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Over the weekend, social media boiled over after a few Donald Trump supporters barhopped along West Magnolia Avenue, starting fights, getting kicked out of bars, and generally being assholes. Togging red “Make America Great Again” baseball caps, according to multiple accounts, the three college-aged guys and one older dude aggressively taunted restaurant and bar staffers and patrons alike, slinging around such highbrow barbs as “Hippie liberal faggots!”

One bartender who asked not to be named said the group seemeed to be trying to bait customers into violent reactions. When the Trumpeters got a response from a staff member or other customer, they decried their “mistreatment” as evidence of the left’s double standard: that liberals pretend to be open-minded but will shout down anyone who disagrees with them. Of course, since the Hitler youth were the only ones shouting, their case was hard to make.

This type of douchery has become standard practice for supporters of the Republican party’s presidential frontrunner. At rallies all over the country, Trump protesters have been punched, spat on, verbally abused, and have had all manner of objects hurled at them. Trump even offered to pay the legal fees for one of his minions who punched someone with a brain, uh, I mean “a protestor.”

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It would be easy to chalk up the Trump devotees’ behavior as just a few drunk college kids looking to start shit. But the problem goes much deeper. Like trained monkeys, the kiddos were doing only what they see grownups doing on TV every night. Trump and his followers (most of them) have created a level of vitriol and bigotry that this country hasn’t seen since the 1950s.

But what was perhaps most offensive is that the group broke the first rule of socializing at a bar: don’t talk politics.

 

Trouble Brewing in Riverside

Last week, members of United Riverside Neighborhood Association, which represents residents along Riverside Drive south of 121, held a meeting with Fort Worth police and city officials. The topic of discussion: the alleged problem of boisterous customers spilling out of Martin House Brewing’s taproom tours every Tuesday night and Saturday afternoon.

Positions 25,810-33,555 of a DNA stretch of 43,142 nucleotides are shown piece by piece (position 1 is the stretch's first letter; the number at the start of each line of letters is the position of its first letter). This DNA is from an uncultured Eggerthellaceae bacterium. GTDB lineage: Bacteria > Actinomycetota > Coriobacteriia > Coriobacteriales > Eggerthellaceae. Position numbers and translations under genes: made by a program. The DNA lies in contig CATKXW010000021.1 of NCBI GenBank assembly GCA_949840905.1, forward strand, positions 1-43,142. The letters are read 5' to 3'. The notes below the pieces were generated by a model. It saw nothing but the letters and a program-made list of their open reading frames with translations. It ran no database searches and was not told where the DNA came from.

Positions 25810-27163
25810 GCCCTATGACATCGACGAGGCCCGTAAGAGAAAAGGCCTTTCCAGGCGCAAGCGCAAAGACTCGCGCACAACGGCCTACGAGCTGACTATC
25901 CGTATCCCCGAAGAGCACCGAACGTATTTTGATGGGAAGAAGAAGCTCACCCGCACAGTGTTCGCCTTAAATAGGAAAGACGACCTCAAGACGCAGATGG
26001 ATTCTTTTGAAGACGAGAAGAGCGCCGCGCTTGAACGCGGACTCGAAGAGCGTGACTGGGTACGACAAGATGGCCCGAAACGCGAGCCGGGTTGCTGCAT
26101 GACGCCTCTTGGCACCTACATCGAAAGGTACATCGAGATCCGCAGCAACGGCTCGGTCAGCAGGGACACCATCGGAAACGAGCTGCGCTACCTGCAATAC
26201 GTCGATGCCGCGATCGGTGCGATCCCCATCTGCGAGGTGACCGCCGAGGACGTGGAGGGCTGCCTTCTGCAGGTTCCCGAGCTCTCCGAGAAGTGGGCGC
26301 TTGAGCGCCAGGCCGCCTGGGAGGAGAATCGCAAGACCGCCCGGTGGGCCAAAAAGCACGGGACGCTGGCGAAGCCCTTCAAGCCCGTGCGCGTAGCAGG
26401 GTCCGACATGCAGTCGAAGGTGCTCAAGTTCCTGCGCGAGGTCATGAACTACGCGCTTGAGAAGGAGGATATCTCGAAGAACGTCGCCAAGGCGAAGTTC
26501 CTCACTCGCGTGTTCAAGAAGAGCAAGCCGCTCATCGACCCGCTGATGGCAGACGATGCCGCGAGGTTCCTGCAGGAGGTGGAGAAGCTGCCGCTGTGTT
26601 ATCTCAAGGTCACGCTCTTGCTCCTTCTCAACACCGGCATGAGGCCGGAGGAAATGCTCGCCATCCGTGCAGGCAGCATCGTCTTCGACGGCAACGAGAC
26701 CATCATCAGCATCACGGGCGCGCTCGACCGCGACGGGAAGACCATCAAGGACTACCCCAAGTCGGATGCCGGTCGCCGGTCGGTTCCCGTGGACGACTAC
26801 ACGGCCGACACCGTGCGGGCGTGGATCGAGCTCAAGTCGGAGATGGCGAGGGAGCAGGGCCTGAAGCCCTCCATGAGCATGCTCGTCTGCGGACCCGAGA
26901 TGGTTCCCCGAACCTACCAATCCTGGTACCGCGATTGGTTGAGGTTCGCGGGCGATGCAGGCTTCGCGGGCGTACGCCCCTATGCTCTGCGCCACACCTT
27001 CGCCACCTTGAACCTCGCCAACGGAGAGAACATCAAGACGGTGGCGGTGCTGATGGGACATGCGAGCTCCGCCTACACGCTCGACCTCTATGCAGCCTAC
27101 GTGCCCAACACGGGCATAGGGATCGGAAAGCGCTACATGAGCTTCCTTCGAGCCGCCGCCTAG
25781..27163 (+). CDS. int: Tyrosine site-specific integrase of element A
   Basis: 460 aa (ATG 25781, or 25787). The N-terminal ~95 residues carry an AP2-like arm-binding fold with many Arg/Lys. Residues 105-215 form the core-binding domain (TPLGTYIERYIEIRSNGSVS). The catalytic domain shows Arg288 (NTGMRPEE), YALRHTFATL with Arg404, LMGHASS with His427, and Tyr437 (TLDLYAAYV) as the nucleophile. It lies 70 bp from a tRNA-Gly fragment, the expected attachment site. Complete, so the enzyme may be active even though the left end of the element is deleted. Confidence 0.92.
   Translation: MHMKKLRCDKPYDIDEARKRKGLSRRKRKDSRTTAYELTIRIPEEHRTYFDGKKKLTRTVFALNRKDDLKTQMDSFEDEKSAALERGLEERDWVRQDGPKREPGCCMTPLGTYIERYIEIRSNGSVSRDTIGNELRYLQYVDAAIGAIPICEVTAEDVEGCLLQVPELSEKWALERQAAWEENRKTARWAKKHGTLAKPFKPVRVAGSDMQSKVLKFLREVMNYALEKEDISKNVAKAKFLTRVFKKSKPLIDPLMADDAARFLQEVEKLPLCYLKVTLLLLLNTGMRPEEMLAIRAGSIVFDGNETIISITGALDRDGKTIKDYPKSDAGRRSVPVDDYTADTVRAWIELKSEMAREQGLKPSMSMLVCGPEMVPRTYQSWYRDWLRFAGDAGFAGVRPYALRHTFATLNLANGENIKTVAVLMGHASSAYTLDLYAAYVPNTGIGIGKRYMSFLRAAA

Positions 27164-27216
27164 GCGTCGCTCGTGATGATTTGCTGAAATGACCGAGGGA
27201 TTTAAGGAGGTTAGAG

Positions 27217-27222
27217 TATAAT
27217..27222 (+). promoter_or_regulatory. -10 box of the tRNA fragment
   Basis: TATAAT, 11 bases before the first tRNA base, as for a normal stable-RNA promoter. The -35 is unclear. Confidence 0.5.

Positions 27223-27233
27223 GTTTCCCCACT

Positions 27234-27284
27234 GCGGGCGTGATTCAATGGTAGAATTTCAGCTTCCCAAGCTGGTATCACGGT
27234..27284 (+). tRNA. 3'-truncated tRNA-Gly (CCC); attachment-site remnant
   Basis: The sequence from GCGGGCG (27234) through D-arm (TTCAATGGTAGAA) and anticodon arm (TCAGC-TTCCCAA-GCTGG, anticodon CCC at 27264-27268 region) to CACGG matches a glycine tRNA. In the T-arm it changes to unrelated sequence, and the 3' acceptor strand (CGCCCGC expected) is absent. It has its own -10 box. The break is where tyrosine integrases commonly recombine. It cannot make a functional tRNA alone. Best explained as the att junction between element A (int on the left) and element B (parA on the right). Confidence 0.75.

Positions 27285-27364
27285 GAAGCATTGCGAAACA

No one from Martin House was invited to the session, according to Martin House co-founder David Wedemeier.

United Riverside president Manuel Mohammed declined to comment on the brewhaha, saying only that his group is waiting until certain “measures” have been put into place and implemented.

Capt. Robert Alldredge Jr. of the Fort Worth police department, who attended the meeting, said in an e-mail that the complaints consisted of “parking, attendance numbers, and quality-of-life issues.”

Martin House opened in March 2013 in a stretch of hangars and office spaces on South Sylvania Avenue just east of downtown. Many of Martin House’s brews, such as the Bockslider, Salty Lady, and Cellerman’s IPA, are among the most popular craft beers in town. The brewery is surrounded by a large field to the west and small businesses and office spaces to the north and east, but it’s the proximity of homes to the south that makes the neighborhoods popular parking spots.

One possible solution sought by the neighborhood group is posting no parking signs along one side of South Rayner Street and Galvez Avenue.

And in what can be seen only as a punitive measure, United Riverside is taking away parking: the nearby lot of Andrew “Doc” Session Neighborhood Center.

Wedemeier said his staff has never heard complaints directly from United Riverside, only through the police via United Riverside.

“We’ve been putting up signs trying to coordinate parking so visitors do not park in front of houses,” he said.

He said his TABC-certified servers strictly enforce the three-pint limit.

We have been to more than a few Martin House tours. They can get a bit rowdy, sure, but there aren’t any beer bongs or signs that read “Drink Irresponsibly.”

“Our servers make sure people aren’t drunk when we serve them,” Wedemeier said. “But people need to be responsible for their own behavior. I can’t make someone not act like a jerk if they’re intent on being a jerk.”

We can (responsibly) drink to that.

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